How to convert Dungeon Crate Adventures to Pathfinder, 4e and more

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Every month in Dungeon Crate you’ll find an adventure.

They’re designed to be run in a single session, giving you a break from your normal campaign planning. They’re designed with Dungeons & Dragons’ 5th edition in mind.

It’s the most popular tabletop RPG right now, and frankly, we like the system.

We know our customers don’t exclusively play 5e, and we want everyone to enjoy the adventures. We get it. We play 5e, Pathfinder, 2nd edition and all kinds of other stuff, too.

We created this document to help you quickly and easily convert Dungeon Crate Adventures into whatever system you prefer to run.

Some basic guidelines:

  • Focus on the most important things like monsters, encounter difficulty and encounter structure. If there’s something you don’t think the players will notice or care about, don’t worry about converting it.
  • Spells and traps should be roughly equivalent between all the editions.
  • There is purposefully less treasure in 5th edition than in previous editions. You may want to consider handing out more magic items and gold than is listed in the 5e adventure you’re converting.

Pathfinder/3.5

Though Pathfinder has loads of rules and monsters while 5e has relatively fewer, they’re pretty close systems.

Character levels are equivalent in both systems, but only up to 20th level.

As with any conversion, you’ll want to sub out 5e monster stats for Pathfinder monster stats. Be wary of the difference in challenge rating between one set of stats and another. For example, a Pathfinder goblin has a challenge of ⅓ while a 5e goblin has a challenge of ¼, making the Pathfinder goblins a little more dangerous. (Roughly 3 PF goblins are equal to 4 5e goblins.)

That leads to a general rule of thumb: Because of the way the game is designed, Pathfinder monsters, checks and other elements are more difficult than 5e. In fact, 5e’s numbers tend to be about ¾ of their Pathfinder equivalents. For example, an armor class on a monster in 5e might be 12 while its equivalent monster in Pathfinder might have an AC of 16.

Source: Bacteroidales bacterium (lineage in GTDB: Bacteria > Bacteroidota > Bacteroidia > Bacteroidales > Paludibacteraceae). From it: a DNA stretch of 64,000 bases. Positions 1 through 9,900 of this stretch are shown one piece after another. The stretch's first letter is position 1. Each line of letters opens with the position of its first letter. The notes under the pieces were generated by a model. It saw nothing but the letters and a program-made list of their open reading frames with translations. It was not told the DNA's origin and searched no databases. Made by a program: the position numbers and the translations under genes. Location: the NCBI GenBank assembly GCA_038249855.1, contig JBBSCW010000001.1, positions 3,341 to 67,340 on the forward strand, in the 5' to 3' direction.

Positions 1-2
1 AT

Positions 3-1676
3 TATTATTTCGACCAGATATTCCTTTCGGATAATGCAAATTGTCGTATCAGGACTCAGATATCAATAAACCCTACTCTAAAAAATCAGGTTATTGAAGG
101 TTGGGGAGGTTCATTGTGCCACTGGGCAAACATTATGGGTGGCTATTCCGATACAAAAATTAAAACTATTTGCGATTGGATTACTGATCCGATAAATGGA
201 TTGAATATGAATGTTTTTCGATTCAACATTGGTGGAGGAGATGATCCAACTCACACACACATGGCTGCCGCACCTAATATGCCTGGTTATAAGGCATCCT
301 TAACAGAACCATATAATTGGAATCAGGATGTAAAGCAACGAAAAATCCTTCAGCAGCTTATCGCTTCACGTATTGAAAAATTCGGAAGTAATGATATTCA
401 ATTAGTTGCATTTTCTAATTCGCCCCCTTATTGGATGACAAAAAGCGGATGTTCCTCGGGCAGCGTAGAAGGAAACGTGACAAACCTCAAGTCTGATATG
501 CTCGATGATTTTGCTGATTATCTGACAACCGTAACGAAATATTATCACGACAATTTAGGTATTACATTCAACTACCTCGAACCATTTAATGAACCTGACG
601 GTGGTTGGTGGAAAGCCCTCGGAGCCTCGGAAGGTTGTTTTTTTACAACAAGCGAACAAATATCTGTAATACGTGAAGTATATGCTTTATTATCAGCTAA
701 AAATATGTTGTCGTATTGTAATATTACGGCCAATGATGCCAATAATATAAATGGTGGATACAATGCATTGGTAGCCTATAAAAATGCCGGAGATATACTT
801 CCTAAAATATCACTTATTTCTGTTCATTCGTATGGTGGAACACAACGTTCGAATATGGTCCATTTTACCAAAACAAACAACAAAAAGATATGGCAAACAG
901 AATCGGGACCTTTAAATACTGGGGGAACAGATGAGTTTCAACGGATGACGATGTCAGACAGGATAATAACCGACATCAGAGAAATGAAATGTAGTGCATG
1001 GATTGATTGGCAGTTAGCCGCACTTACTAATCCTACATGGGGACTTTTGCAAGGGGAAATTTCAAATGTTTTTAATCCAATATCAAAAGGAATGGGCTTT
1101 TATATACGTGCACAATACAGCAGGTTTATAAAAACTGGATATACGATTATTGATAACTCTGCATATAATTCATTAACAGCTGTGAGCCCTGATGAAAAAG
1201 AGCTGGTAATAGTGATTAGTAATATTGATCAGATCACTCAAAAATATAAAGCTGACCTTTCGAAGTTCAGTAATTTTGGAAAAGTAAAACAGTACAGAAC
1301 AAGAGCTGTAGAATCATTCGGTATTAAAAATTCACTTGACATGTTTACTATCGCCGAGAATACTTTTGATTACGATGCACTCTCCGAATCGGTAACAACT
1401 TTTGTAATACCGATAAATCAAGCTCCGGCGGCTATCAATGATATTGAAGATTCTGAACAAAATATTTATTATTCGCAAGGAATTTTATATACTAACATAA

If you don’t adjust, the difficulty checks and numbers of monsters listed in a 5e adventure may be a bit too easy for your Pathfinder group. Feel free to adjust them upwards just a little bit.

Also remember in Pathfinder, encounter areas are often more detailed. Feel free to add in information on parts of the area that characters might be able to interact with.

4th edition

This might be the most difficult conversion to make. The general concept behind 4e is a little bit different.

For starters, character level in 5e is ¾ what it was in 4e. So, a level 10 adventurer in 5e is roughly a level 7 in 4e. You ought to keep that in mind when thinking of encounter difficulty.

Since 4e is designed differently, we highly recommend a tool such as Power2ool to make stat blocks and figure out encounter difficulty when converting from 5e to 4e.

Remember in 4th edition, the game is intended to use maps and miniatures. Make sure the encounter can be played out the right way on a map. And recall that in 4e, encounter areas are often a lot more detailed. Feel free to add in information on parts of the map that characters could interact with.

2nd edition/AD&D

If you’re converting back to the old school, you’ll probably realize one of the biggest differences right off the bat.

Namely, there were a lot more monsters in the old editions. You can start by subbing out monsters for something that’s the same or similar.

Since there were a lot more monsters, you can probably start by multiplying the number of foes by two. In the older editions, monsters did less damage and had fewer hit points, so you can reduce their damage output and hit points by ½ to ⅓. It might take some trial and error to get this just right, so adjust on the fly if you feel like an encounter is overwhelming.